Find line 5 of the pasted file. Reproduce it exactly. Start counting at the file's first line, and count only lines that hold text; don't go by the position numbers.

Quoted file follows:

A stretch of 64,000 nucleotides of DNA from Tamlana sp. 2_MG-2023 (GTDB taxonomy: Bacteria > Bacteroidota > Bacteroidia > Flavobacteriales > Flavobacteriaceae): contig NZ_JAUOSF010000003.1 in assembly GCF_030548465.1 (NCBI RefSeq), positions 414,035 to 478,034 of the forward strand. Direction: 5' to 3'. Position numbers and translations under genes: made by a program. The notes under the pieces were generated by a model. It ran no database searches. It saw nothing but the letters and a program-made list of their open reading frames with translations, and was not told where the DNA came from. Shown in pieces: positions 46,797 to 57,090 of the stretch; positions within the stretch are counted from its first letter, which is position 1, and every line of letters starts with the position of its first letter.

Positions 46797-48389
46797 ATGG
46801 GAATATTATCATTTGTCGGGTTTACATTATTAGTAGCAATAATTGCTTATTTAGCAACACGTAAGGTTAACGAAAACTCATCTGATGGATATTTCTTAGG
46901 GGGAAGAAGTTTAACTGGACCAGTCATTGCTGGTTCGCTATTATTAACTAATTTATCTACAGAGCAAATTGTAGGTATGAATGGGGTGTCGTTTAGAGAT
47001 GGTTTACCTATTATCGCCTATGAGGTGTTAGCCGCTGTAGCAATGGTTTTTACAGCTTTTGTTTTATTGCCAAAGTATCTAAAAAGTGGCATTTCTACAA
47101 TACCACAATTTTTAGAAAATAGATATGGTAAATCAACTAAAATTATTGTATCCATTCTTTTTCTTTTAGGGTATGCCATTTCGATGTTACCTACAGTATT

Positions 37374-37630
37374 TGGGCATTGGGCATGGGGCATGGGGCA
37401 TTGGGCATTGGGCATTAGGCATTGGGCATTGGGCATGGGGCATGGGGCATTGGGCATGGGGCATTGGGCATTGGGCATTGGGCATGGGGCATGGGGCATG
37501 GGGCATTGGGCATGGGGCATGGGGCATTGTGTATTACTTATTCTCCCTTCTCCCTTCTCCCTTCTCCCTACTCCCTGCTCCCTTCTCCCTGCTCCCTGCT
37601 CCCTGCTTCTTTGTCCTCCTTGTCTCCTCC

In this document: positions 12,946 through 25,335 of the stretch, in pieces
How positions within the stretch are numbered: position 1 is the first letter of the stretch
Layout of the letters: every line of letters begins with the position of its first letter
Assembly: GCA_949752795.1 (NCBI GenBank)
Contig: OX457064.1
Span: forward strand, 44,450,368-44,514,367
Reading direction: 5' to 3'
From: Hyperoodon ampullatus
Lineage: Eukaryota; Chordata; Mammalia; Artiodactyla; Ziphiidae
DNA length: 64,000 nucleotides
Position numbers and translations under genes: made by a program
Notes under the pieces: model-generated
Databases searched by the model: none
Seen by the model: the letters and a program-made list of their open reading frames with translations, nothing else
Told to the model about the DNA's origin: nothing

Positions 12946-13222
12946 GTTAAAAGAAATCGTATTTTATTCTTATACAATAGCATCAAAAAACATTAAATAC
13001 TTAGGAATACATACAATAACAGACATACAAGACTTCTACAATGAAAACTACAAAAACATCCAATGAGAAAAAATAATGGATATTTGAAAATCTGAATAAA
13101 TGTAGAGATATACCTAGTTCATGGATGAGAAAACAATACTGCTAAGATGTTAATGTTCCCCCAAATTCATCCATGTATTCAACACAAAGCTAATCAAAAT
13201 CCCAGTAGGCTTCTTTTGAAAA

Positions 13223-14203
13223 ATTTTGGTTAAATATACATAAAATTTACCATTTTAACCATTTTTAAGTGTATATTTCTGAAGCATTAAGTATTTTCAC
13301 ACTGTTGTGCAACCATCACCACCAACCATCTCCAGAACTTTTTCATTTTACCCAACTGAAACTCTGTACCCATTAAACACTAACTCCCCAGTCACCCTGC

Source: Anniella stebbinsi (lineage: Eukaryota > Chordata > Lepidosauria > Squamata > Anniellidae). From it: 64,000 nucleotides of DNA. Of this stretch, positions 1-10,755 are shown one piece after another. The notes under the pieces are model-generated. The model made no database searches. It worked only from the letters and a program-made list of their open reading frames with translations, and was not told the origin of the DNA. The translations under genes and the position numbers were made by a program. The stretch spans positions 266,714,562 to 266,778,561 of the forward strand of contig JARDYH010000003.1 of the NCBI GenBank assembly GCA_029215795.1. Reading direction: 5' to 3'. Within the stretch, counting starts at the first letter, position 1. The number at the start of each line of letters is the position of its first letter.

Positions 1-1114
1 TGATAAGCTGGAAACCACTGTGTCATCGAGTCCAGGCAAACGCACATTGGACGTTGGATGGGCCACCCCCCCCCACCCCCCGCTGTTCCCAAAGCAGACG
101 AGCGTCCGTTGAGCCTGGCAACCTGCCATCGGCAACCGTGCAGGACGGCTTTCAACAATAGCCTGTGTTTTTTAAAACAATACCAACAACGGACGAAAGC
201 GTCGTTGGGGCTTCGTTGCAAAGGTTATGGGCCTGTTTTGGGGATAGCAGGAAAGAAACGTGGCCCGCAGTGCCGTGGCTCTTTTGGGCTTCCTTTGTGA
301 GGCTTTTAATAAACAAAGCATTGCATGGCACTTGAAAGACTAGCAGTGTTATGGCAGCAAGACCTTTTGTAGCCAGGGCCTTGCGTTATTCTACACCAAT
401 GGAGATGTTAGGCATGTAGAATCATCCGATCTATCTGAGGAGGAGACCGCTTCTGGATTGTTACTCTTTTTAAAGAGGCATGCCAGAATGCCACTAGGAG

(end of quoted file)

46901 GGGAAGAAGTTTAACTGGACCAGTCATTGCTGGTTCGCTATTATTAACTAATTTATCTACAGAGCAAATTGTAGGTATGAATGGGGTGTCGTTTAGAGAT